February 25, 2017 08:46
An obscure Korean actor appeared in American filmmaker Martin Scorsese's latest film "Silence," which is set for release here late this month.
"Silence," an adaptation of the 1966 novel by Japanese writer Shūsaku Endō, deals with a story of a Jesuit missionary sent to 17th century Japan. Scorsese reportedly had been wanting to make the film since the late 80s, when he first read the novel.
"It's like my dreams came true when I was cast in the film," Nam said.
Nam debuted as a stage actor in 2006 and played minor parts in a couple of plays and dramas. When he heard that "Silence" was being made into a film, he sent dozens of emails to Scorsese and the casting director. He then went to New York in 2013 and visited Scorsese's office everyday for one month, but was unsuccessful in getting a role.
Two years later he went to the filming set in Taiwan and waited almost all day long with a sign saying, "I am looking for Scorsese. I will be happy with any role, be it a beggar, a passerby, or a dead man." About two weeks later he got an audition at last and was given a role as a villager.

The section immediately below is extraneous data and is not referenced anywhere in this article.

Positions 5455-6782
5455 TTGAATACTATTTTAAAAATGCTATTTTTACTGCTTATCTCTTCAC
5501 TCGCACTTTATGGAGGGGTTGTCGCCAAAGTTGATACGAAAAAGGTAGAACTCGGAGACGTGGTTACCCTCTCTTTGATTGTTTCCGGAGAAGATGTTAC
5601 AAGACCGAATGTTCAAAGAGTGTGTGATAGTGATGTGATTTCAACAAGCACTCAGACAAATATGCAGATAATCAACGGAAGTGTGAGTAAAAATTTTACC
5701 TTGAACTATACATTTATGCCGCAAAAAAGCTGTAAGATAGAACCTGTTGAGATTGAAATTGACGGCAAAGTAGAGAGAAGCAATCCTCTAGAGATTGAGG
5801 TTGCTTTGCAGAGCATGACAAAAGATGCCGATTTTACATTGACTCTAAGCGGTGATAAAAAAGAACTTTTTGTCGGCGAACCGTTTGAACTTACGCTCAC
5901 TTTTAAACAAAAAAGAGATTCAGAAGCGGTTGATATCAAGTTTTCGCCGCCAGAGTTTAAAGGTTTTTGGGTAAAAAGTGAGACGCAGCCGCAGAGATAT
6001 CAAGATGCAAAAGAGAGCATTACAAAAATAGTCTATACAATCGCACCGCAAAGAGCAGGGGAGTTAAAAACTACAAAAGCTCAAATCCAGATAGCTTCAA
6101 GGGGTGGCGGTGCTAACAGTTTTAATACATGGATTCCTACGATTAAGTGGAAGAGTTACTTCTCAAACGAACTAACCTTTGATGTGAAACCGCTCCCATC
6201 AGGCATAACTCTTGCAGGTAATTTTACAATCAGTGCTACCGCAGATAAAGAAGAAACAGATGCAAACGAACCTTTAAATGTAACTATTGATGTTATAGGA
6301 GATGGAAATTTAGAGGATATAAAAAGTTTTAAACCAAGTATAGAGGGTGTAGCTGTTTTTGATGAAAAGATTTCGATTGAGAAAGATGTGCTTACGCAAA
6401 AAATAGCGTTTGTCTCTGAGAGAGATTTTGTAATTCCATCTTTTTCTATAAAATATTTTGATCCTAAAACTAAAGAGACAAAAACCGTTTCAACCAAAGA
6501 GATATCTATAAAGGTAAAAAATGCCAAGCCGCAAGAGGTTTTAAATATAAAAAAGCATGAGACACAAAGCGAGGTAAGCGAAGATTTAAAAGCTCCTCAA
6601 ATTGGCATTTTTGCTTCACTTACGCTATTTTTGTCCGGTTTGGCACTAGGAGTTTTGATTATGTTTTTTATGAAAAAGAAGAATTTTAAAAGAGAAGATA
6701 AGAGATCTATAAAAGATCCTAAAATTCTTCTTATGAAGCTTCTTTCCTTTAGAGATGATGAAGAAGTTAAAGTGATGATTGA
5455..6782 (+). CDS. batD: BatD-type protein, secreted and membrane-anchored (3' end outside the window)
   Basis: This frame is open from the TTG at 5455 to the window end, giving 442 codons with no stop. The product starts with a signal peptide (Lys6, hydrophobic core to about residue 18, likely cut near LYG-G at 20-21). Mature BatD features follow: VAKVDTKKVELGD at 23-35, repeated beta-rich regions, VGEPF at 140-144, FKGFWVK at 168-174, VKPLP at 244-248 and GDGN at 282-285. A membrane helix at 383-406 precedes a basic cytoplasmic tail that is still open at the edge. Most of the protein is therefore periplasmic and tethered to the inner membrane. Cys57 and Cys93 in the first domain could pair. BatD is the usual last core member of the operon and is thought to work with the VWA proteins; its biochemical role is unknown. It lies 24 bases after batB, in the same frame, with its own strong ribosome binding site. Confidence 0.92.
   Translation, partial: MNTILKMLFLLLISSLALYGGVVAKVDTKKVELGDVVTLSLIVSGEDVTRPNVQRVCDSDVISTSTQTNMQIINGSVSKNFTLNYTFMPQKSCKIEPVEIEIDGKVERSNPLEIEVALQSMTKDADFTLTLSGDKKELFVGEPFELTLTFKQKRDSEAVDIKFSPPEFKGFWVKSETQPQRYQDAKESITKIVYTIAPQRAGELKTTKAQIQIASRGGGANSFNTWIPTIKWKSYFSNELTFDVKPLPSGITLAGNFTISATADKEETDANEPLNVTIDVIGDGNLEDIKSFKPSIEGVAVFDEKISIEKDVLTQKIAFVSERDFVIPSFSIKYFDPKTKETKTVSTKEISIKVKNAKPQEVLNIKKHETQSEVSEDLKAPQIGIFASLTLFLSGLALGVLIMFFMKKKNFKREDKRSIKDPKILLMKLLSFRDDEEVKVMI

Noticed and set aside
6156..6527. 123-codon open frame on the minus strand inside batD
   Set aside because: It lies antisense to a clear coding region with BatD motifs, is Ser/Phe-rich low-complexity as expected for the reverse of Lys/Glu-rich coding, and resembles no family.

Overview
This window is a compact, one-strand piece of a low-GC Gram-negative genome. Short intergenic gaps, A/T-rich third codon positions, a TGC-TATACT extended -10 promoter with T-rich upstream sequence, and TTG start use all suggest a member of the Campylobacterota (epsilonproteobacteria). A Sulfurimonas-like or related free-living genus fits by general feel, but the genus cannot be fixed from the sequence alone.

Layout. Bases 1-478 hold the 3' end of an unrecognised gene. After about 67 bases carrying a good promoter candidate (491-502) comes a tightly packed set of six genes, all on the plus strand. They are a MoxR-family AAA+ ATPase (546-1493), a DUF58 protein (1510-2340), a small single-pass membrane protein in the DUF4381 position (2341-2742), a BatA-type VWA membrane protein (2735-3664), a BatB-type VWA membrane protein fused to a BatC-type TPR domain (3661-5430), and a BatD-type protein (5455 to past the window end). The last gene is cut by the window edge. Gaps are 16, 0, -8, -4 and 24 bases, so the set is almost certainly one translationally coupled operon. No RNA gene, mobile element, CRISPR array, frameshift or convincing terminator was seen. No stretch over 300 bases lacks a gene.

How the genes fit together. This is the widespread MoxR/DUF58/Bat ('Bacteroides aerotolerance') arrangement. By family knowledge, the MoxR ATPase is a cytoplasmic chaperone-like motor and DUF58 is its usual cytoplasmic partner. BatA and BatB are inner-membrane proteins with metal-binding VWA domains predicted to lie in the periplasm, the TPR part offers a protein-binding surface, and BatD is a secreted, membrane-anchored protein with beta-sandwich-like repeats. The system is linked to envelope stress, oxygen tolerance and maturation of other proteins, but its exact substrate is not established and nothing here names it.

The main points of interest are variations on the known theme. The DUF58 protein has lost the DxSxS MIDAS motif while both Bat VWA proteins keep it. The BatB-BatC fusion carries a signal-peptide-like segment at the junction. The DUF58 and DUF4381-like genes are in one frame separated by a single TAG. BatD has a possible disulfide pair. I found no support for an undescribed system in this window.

"I was so in love with the novel that even when I went on a tour of Japan for work I always took it with me," Nam said.
Through Japanese friends, he obtained a copy of the novel in Japanese and historical records of the 17th century. He even studied Japanese dialects. "Although I had only a minor role, I am confident that I know this work better than anyone," Nam said.
"Silence" will be released here on Feb. 28.
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